3. Some buckets will be more similar to each other than others and we can arrange the buckets into a hierarchy based on the similarity.
  4. If all buckets in a branch in the tree of buckets share a property, the information can be further simplified by assigning the property only to the parent bucket. Other buckets (and individuals) are said to inherit that property.

Depending on the type of object technology we are dealing with, buckets may have different names- Classes, Frames, or Nodes are some common terms for this idea.

The earliest form of this idea were network diagrams, which were originally mostly informal drawings of nodes (our buckets) and arrows representing the relationships between them:

A Network Diagram

This is clearly a very intuitive way to represent information- However, it is not a very rigorous way to represent data- For instance, in the diagram above, it says that "A nose is an organ" and that "A dog nose is a nose"- Even though these both involve an "is a" relationship, these are, intuitively, two different types of "is a" relationships (since the first statement is a new piece of information, whereas the other relationship can be roughly deduced from other parts of the picture) Network Diagrams do not, in their basic form, offer a mechanism for representing these more subtle relationships details.

Eventually, these ideas spread in many directions and are now most commonly found in three different incarnations. First of all, computer language designers used these ideas to help structure computer algorithms, building computer languages such as Simula, Smalltalk, and Java. These languages are called object-oriented languages. The remaining two incarnations of this idea, which we will discuss next, evolved out of the A.I. community and are of more interest to us in terms of their potential for representing knowledge.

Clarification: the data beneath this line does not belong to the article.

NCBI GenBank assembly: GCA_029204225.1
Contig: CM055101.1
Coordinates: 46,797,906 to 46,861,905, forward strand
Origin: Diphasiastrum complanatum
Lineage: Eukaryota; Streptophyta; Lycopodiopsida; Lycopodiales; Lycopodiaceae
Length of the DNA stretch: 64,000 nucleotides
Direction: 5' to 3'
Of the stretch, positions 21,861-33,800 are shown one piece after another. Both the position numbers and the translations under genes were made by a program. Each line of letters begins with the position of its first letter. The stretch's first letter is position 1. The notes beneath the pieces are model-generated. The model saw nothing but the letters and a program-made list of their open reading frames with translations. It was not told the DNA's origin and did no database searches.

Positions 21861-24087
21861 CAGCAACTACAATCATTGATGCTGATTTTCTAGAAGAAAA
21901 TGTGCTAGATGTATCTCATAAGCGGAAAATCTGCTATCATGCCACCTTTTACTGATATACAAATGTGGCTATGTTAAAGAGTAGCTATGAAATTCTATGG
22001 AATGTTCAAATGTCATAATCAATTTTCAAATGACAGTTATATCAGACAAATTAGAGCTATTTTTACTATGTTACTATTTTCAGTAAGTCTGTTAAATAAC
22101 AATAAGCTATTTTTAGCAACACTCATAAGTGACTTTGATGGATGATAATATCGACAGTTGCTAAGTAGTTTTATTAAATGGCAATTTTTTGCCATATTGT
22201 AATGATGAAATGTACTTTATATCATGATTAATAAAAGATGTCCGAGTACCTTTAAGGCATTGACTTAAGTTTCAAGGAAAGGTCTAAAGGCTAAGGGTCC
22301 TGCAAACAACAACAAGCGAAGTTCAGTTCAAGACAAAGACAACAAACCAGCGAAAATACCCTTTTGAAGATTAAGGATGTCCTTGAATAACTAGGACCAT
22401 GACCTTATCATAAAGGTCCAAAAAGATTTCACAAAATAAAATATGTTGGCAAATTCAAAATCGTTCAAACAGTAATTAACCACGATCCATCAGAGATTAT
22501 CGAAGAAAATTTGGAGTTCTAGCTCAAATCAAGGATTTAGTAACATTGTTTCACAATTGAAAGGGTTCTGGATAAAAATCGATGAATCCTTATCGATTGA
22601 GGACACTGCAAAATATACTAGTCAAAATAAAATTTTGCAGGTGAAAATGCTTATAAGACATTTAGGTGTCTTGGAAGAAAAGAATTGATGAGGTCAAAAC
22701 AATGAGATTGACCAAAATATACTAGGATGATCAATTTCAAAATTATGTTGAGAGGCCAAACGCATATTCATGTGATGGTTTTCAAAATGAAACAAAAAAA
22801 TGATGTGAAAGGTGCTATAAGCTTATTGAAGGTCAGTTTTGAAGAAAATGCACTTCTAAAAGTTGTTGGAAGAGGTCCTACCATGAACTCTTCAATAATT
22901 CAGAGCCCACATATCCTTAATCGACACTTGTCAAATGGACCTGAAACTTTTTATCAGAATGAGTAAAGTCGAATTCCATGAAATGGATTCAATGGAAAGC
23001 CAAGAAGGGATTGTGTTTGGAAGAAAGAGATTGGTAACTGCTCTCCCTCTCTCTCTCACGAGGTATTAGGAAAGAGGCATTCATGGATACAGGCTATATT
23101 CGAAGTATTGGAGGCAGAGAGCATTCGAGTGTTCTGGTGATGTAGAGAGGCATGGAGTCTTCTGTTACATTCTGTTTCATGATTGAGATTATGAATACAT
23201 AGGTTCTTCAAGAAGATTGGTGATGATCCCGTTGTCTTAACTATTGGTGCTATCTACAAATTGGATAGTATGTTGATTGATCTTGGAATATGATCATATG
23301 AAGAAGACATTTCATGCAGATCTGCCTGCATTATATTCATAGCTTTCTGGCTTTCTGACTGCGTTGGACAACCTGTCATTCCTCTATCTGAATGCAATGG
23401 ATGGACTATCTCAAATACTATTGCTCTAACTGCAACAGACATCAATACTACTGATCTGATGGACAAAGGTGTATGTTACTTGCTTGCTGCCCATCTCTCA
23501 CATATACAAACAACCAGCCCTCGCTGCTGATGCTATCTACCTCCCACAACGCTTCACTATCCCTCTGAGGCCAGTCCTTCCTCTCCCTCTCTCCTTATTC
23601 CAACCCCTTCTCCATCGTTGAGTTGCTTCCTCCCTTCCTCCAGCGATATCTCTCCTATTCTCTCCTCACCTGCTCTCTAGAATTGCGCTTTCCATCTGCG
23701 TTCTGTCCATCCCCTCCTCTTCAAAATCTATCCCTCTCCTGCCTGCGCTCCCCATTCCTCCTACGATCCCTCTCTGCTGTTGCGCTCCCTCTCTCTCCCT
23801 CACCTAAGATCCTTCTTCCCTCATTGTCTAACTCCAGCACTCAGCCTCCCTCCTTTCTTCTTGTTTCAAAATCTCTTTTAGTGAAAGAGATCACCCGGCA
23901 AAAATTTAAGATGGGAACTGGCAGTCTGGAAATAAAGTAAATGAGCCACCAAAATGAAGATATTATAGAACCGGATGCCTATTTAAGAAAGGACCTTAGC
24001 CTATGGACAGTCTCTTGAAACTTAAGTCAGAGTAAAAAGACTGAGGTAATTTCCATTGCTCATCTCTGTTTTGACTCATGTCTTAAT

Neat and Scruffy Objects
The most important problem all A.I. researchers face is without dispute: A.I. is really, really hard. When faced with such difficult problems, researches can use two approaches to overcome it- One approach is to keep the design of the software stupid simple, simple enough that any difficulties are manageable in complexity. The other approach is to use mathematical techniques to overcome problems by intellectual rigor.

Because of this, the A.I. community has had two approaches relating objects: The pragmatic approach, concerned with practical, imperfect methods for performing useful things such as recognizing things in pictures, scheduling delivery routes and other tasks where having a solution doesn't need to be perfect, but merely good enough. The basic object approach these pragmatists developed that is of interest to knowledge researchers is frame-based-reasoning.

The other approach is more theoretical, focused on strict logical and symbolic methods for solving problems. This approach lead to the concept of description logics. Both of these object methodologies are based on idea of using abstract objects to categorize our information. Since these two ideas are still being refined, they continue to evolve towards each other- Frame-based systems continue to become more rigorous as ways are found to mathematically formalize them, whereas description logics continue to become more pragmatic as they incorporate more ideas from frame-based systems.

The Pragmatists and Their Frames >>